We get asked every year, at least a dozen times if we sell double male extension cords.
The unequivocal answer is, “No.” And no one else should either. They are extremely dangerous. The answer used to be that there wasn’t such a thing, but someone did finally make one.
You can find them on Amazon and at Walmart, but we implore you, please don’t use one.
We’ll say it again: they are extremely dangerous.
DOUBLE MALE EXTENTION CORDS ARE NOT A COMPLETE CIRCUIT
They are not a complete circuit and as such, both ends are live (that is of course why people want them) and they can arc electricity causing electrocution and fire.
Just let that one sink in a little. Causing electrocution and fire. The consumer product safety commission warns consumers to stop using double male extension cords for just these reasons.
There are really only two uses for a double male extension cord – you’re trying to run your house off a generator during a power outage or you’ve strung your holiday lights on your tree backwards and you’ve got a female end closest to your wall outlet – which is also female. Both of these are terrible ideas and very dangerous, life threatening even.
So please, keep your family, your pets, your kids, your grandparents, your friends and your neighbors safe this year and just say no to the double male extension cord. There are other ways to run your house off a generator and restringing isn’t the end of the world.
HOW TO AVOID RESTRINGING YOUR LIGHTS
We get it, and we’ve got the answer for you, but it’s the one you don’t want to hear: restring your lights. It seems like a herculean task (we’re not exaggerating here) and the last thing you want to do when you’re already in a rush cleaning and planning and hosting and corralling dogs and kids and in-laws is to re-string the dang tree lights. I’m sure stronger language is generally used here, but we try to keep it PG.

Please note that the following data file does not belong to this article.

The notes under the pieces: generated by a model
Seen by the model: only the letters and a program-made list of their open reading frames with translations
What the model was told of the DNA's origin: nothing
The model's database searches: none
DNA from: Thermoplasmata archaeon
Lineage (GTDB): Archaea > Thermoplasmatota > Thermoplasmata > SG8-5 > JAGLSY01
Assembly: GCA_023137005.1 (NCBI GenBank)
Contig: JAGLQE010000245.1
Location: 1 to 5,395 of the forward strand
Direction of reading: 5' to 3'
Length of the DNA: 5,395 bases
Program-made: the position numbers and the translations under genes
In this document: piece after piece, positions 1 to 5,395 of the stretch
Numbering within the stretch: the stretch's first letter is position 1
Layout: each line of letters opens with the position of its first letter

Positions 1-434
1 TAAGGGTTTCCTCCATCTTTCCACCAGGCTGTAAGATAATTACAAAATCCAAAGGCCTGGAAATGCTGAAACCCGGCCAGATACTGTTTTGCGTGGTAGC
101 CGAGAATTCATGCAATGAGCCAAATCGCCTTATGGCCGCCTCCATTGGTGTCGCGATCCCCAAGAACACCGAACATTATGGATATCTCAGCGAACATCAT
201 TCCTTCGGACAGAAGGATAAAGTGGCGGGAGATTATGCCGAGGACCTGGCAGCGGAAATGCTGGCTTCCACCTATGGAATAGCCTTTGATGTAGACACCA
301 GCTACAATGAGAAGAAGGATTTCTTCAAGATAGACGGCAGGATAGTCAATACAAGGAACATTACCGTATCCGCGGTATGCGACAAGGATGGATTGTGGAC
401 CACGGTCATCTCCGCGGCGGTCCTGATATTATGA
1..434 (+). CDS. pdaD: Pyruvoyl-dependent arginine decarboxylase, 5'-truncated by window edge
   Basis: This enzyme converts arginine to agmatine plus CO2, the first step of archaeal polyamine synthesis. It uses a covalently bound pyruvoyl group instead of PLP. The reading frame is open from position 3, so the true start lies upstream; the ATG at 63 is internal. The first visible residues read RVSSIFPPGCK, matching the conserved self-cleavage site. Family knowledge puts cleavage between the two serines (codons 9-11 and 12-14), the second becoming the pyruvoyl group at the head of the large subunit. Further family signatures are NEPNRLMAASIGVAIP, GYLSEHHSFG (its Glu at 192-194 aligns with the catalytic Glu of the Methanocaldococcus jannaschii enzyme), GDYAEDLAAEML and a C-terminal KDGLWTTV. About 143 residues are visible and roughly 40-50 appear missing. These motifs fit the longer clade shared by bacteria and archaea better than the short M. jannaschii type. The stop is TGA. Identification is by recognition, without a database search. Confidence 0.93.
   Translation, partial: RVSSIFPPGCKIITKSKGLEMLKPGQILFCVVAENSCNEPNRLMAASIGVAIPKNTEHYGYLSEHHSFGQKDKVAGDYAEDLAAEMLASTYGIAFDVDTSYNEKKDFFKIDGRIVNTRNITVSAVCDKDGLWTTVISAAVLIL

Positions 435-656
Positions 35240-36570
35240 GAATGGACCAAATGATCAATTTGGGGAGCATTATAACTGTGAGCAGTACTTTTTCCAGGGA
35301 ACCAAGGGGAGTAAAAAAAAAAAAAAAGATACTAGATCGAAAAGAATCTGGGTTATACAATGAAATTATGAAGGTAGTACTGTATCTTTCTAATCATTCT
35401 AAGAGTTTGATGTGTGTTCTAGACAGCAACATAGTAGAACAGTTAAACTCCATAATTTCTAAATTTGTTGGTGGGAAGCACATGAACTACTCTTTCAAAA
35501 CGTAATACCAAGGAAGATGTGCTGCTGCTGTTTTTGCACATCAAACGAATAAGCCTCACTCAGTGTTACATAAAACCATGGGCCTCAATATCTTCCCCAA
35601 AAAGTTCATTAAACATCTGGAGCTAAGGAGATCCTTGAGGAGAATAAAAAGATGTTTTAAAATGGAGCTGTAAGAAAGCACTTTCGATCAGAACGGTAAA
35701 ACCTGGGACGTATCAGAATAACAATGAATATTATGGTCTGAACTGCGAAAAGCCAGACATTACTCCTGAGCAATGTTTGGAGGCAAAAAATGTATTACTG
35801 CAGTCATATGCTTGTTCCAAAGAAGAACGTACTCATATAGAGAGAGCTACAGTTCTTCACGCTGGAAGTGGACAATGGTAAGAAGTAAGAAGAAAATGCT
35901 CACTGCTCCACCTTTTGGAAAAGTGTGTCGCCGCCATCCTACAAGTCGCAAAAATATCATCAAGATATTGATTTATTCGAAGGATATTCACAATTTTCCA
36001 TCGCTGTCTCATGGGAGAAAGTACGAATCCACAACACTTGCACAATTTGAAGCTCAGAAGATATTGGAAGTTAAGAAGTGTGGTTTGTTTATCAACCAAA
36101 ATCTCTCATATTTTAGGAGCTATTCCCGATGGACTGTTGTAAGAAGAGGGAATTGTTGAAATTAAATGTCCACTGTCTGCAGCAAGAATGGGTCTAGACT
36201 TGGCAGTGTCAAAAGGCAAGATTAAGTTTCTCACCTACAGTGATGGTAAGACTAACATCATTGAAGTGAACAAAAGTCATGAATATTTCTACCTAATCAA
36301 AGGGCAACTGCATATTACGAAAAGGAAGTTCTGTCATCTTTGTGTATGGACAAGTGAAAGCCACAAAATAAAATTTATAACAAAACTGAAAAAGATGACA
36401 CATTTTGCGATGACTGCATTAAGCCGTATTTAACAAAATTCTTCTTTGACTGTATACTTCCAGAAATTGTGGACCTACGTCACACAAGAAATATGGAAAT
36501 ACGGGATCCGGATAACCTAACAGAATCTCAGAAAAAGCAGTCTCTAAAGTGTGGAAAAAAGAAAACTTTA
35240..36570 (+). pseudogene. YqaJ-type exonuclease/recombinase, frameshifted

But, we assure you, we don’t – and won’t ever – sell a male to male extension cord and we really don’t want you to use one either. When there are children and pets and lots of chaos and extra people around, the last thing you want in your home is a live electrical fire hazard, that someone will inevitably touch. They are called widowmakers or suicide cords for a reason. We’re not kidding here.
NEVER STRING YOUR LIGHTS BACKWARDS AGAIN
Find the female ends of every single strand of lights you have and paint them red. Seriously, you can use nail polish or a spray can, we don’t care. But now you’ll never string them the wrong way again. Next, lay those crazy-making lights out before you start winding them around your tree. Find the female ends and line them all up in the same direction. Take one red-painted end and put it at the top of your tree and start stringing.
IF YOU’VE ALREADY STRUNG THEM BACKWARDS
1. Restring. We know, we know. But just do it.
2. Get a regular extension cord – just one – and make sure it’s long enough to reach from the top of your tree all the way down to the floor and over to your wall plug. We recommend one in green or black. Find that male end of your string lights (which is likely at the very top of your tree) and nestle it into the branches at the back so it’s hard to see, or if your tree is in the middle of the room, find the least-viewable side. Plug the female end of your extension cord into the male end of your lights way at the top of your tree and then tuck it in between the branches, as close up against the trunk as you can get it. String it all the way down to the bottom of the tree, run it under the tree skirt and then plug it into the wall. Voilà!
YOU’RE THINKING THAT GENERATOR IDEA ISN’T HALF BAD
Plugging your generator in to power your house is very, very dangerous. Without the proper disconnect switch from the grid, you could be putting power back into the power lines, and into the hands of the men and women out trying to restore power to your neighborhood. Additionally, most small generators won’t produce enough power to run a whole home, putting your electronics at serious risk of damage, destruction and even fire. Lastly, and the most technical one, homes run on two phases of power, and plugging your generator in will only power one of the two phases, causing those same risks of fire, damage and destruction. Bottom line, never plug a generator into a wall outlet. If you really need to power a device, use the appropriate extension cord to get power to the appliance that you need to keep running.
WE’RE HERE TO HELP
Need help choosing lights, finding extension cords or other holiday accessories? We’re here to help in any way we can. Call, text or come on in and we’ll get you set up.
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